PMCID: PMC3579011  PMID: 23204394
CLT1; fibronectin; bladder cancer; integrin α5β1; chloride intracellular channel 3
4.  Mapping stain distribution in pathology slides using whole slide imaging 
Whole slide imaging (WSI) offers a novel approach to digitize and review pathology slides, but the voluminous data generated by this technology demand new computational methods for image analysis.
Materials and Methods:
In this study, we report a method that recognizes stains in WSI data and uses kernel density estimator to calculate the stain density across the digitized pathology slides. The validation study was conducted using a rat model of acute cardiac allograft rejection and another rat model of heart ischemia/reperfusion injury. Immunohistochemistry (IHC) was conducted to label ED1+ macrophages in the tissue sections and the stained slides were digitized by a whole slide scanner. The whole slide images were tessellated to enable parallel processing. Pixel-wise stain classification was conducted to classify the IHC stains from those of the background and the density distribution of the identified IHC stains was then calculated by the kernel density estimator.
The regression analysis showed a correlation coefficient of 0.8961 between the number of IHC stains counted by our stain recognition algorithm and that by the manual counting, suggesting that our stain recognition algorithm was in good agreement with the manual counting. The density distribution of the IHC stains showed a consistent pattern with those of the cellular magnetic resonance (MR) images that detected macrophages labeled by ultrasmall superparamagnetic iron-oxide or micron-sized iron-oxide particles.
Our method provides a new imaging modality to facilitate clinical diagnosis. It also provides a way to validate/correlate cellular MRI data used for tracking immune-cell infiltration in cardiac transplant rejection and cardiac ischemic injury.
PMCID: PMC3952401  PMID: 24672736
Stain distribution image; stain recognition; whole slide imaging
5.  Pocket pathologist: A mobile application for rapid diagnostic surgical pathology consultation 
Telepathology allows the digital transmission of images for rapid access to pathology experts. Recent technologic advances in smartphones have allowed them to be used to acquire and transmit digital images of the glass slide, representing cost savings and efficiency gains over traditional forms of telepathology. We report our experience with developing an iPhone application (App - Pocket Pathologist) to facilitate rapid diagnostic pathology teleconsultation utilizing a smartphone.
Materials and Methods:
A secure, web-based portal ( was created to facilitate remote transmission of digital images for teleconsultation. The App augments functionality of the web-based portal and allows the user to quickly and easily upload digital images for teleconsultation. Image quality of smartphone cameras was evaluated by capturing images using different adapters that directly attach phones to a microscope ocular lens.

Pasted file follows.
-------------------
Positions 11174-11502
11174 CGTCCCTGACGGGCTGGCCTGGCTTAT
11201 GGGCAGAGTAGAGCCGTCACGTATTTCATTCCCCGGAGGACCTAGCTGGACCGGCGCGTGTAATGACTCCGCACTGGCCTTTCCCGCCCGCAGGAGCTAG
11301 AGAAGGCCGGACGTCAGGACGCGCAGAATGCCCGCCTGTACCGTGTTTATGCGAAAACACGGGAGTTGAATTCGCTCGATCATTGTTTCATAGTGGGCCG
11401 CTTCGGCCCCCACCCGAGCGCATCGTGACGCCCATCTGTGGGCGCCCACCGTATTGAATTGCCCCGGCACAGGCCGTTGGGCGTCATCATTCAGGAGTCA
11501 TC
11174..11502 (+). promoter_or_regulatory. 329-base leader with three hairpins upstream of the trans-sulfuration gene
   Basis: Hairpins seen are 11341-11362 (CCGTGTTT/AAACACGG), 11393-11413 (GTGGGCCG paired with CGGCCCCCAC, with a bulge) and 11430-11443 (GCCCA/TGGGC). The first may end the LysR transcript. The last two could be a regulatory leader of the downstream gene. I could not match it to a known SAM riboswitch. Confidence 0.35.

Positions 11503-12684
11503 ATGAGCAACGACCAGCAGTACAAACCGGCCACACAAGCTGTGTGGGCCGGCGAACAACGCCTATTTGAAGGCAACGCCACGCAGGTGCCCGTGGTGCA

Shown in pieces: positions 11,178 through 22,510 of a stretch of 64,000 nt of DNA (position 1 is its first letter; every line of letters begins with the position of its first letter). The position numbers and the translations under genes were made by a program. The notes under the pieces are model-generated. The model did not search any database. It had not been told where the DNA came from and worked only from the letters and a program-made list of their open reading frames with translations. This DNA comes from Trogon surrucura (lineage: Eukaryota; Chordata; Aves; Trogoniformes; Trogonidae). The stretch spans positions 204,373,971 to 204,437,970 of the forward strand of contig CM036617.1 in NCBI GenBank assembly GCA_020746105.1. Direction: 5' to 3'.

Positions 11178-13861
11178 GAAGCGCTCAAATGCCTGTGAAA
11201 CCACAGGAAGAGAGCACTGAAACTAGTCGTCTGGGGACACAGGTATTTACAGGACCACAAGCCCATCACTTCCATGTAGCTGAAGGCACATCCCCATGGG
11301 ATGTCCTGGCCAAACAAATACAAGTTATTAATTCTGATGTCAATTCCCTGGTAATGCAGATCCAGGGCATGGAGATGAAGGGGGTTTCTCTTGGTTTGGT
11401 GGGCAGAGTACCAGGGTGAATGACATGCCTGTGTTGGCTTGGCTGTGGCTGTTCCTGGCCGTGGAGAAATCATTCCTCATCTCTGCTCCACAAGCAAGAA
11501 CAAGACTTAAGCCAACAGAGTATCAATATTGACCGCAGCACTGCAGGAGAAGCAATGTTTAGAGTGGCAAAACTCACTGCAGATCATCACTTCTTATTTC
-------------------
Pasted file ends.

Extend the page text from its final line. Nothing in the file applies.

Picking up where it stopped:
The App was launched in August 2013. The App facilitated easy submission of cases for teleconsultation by limiting the number of data entry fields for users and enabling uploading of images from their smartphone's gallery wirelessly. Smartphone cameras properly attached to a microscope create static digital images of similar quality to a commercial digital microscope camera.
Smartphones have great potential to support telepathology because they are portable, provide ubiquitous internet connectivity, contain excellent digital cameras, and can be easily attached to a microscope. The Pocket Pathologist App represents a significant reduction in the cost of creating digital images and submitting them for teleconsultation. The iPhone App provides an easy solution for global users to submit digital pathology images to pathology experts for consultation.
PMCID: PMC4023036  PMID: 24843822
Application; cell phone; consultation; digital pathology; iPhone; smartphone; telepathology
6.  Digital pathology: A systematic evaluation of the patent landscape 
Digital pathology is a relatively new field. Inventors of technology in this field typically file for patents to protect their intellectual property. An understanding of the patent landscape is crucial for companies wishing to secure patent protection and market dominance for their products. To our knowledge, there has been no prior systematic review of patents related to digital pathology. Therefore, the aim of this study was to systematically identify and evaluate United States patents and patent applications related to digital pathology.
Materials and Methods:
Issued patents and patent applications related to digital pathology published in the United States Patent and Trademark Office (USPTO) database ( (through January 2014) were searched using the Google Patents search engine (Google Inc., Mountain View, California, USA). Keywords and phrases related to digital pathology, whole-slide imaging (WSI), image analysis, and telepathology were used to query the USPTO database. Data were downloaded and analyzed using the Papers application (Mekentosj BV, Aalsmeer, Netherlands).